Murder on the Eiffel Tower Book Review

Murder on the Eiffel Tower Book Review

Title: Murder on the Eiffel Tower – a Victor Legris Mystery
Author: Claude Izner
Published: September 15, 2009, Minotaur
No. of Pages: 320
Cover Price: $18.99 Paperback, $7.99 Kindle

Murder on the Eiffel Tower is the debut novel in the Victor Legris Mystery series. Set in France around 1889 when the Eiffel Tower was just finished and generated publicity and thousands of visitors from all over the world, Victor Legris, owner of a Paris bookstore, is visiting the tower when another visitor is stung by a bee and dies. Several other deaths occur under the same suspicious circumstances, and Victor finds himself fascinated by the deaths. He begins investigating them since he learns that his business partner, Kenji Mori, whom he considers his surrogate father, has been present at the scenes of all of the deaths by bees. Tasha, a beautiful Russian girl and talented illustrator for the sensationalist newspaper Passe Partout, is also present at the deaths, and while Victor thinks he is in love with her, suspects she also may be connected with the deaths.

As with most books written in a foreign language and translated, this book is a bit difficult to follow. While the storyline is interesting, and there is plenty of suspense, the events seem a bit disjointed and take some concentration to understand what is actually happening. The characters are interesting, but since Victor has had no training in investigations, and is young and inexperienced in life in general, readers may wonder why he is in the middle of an investigation as complex as this one. The police believe that it is simply a bee sting that is killing victims who, on the surface seem unrelated, but Victor believes that it isn’t bees at all, and that the victims are being murdered.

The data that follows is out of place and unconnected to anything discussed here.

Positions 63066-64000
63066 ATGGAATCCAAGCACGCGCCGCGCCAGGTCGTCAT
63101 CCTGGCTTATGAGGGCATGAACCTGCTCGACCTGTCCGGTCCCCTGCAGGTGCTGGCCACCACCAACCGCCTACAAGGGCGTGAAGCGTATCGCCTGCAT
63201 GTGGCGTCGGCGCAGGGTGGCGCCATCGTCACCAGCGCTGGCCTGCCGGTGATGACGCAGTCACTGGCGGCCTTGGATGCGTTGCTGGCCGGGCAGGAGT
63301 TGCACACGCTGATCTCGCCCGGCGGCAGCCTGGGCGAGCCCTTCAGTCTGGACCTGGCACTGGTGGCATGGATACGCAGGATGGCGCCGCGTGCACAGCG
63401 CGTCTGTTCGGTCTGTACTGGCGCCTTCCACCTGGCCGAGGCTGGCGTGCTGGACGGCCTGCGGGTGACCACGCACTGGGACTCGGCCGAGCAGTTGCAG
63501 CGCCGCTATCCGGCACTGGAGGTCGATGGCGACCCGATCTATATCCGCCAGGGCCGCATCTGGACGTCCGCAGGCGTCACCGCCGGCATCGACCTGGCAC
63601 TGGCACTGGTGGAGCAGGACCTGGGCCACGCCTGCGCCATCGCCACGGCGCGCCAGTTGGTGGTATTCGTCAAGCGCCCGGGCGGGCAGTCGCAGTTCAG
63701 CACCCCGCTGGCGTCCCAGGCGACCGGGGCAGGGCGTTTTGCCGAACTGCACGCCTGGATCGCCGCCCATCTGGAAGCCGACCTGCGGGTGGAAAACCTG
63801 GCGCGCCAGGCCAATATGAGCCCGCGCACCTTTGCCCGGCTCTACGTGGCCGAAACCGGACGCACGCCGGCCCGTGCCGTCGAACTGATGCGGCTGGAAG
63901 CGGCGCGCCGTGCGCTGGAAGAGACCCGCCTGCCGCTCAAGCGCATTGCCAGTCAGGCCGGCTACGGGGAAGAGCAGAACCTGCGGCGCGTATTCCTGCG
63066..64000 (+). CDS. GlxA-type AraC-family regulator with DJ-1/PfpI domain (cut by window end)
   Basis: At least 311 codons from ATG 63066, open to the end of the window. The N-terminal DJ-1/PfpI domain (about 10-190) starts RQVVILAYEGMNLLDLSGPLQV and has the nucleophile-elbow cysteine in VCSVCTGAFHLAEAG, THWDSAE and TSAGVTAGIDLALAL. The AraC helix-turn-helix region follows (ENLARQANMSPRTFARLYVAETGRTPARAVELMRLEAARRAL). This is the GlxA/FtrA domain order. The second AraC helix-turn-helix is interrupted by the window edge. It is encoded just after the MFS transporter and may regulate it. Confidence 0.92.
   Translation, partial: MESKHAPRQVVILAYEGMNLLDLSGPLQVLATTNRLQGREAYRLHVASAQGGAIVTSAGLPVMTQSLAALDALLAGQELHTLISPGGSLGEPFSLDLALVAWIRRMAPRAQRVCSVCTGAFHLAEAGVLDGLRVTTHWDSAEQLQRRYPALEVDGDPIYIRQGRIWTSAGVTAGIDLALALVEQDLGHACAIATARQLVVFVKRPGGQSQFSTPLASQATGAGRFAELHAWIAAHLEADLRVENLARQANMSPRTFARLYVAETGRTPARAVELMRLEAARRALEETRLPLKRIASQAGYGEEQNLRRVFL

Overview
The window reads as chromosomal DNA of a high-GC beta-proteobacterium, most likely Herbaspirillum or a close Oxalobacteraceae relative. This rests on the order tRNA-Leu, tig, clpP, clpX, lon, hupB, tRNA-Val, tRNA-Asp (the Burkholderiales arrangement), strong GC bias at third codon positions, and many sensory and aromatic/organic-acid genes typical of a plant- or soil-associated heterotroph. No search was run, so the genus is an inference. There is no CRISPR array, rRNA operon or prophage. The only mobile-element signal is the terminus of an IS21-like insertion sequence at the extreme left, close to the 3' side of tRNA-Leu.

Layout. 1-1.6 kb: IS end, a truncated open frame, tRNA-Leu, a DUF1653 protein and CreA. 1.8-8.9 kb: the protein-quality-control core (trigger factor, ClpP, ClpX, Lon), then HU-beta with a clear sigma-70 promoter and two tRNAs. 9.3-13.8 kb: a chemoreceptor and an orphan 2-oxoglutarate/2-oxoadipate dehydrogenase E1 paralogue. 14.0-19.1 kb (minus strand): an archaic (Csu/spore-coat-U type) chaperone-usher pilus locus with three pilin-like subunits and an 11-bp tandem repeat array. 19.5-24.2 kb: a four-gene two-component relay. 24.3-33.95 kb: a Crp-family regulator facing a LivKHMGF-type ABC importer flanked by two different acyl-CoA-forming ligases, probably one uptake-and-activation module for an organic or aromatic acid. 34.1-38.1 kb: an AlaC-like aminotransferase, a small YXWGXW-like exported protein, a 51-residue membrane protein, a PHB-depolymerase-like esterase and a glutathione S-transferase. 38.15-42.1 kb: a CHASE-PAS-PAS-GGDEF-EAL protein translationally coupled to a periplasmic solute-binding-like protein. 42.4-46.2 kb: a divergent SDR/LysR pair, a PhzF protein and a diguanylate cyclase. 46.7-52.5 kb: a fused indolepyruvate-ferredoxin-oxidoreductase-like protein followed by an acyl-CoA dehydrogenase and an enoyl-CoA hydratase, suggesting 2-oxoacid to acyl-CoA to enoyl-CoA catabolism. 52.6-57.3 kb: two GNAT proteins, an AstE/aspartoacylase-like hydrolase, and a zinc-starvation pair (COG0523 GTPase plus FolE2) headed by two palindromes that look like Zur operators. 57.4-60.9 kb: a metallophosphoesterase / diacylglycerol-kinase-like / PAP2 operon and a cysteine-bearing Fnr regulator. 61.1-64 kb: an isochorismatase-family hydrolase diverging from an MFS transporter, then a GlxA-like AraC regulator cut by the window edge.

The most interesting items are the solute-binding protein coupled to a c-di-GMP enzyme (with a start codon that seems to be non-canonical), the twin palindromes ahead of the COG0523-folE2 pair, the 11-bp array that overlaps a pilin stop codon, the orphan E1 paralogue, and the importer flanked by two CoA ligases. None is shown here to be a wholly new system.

As with all good thrillers, there is a surprise ending, and Francophiles will want to read the novel even though it isn’t an easy read. Izner definitely captures the ambience and culture of late 1800 Paris, and it is evident that he has done research into the period; the book seems to be true to historical accounts, so even though it’s fiction, there is much to learn on a historical level.

This book is recommended for anyone who enjoys historical thrillers with suspenseful events, and who doesn’t mind reading between-the-lines to fill in what was left out during translation. The story is interesting, the characters very foreign, and the book is definitely different from the run-of-the-mill thrillers on the bestseller lists today.

Special thanks to NetGalley for supplying a review copy of this novel.

This book may be purchased at Amazon:
Murder on the Eiffel Tower: A Victor Legris Mystery (Victor Legris Mysteries)

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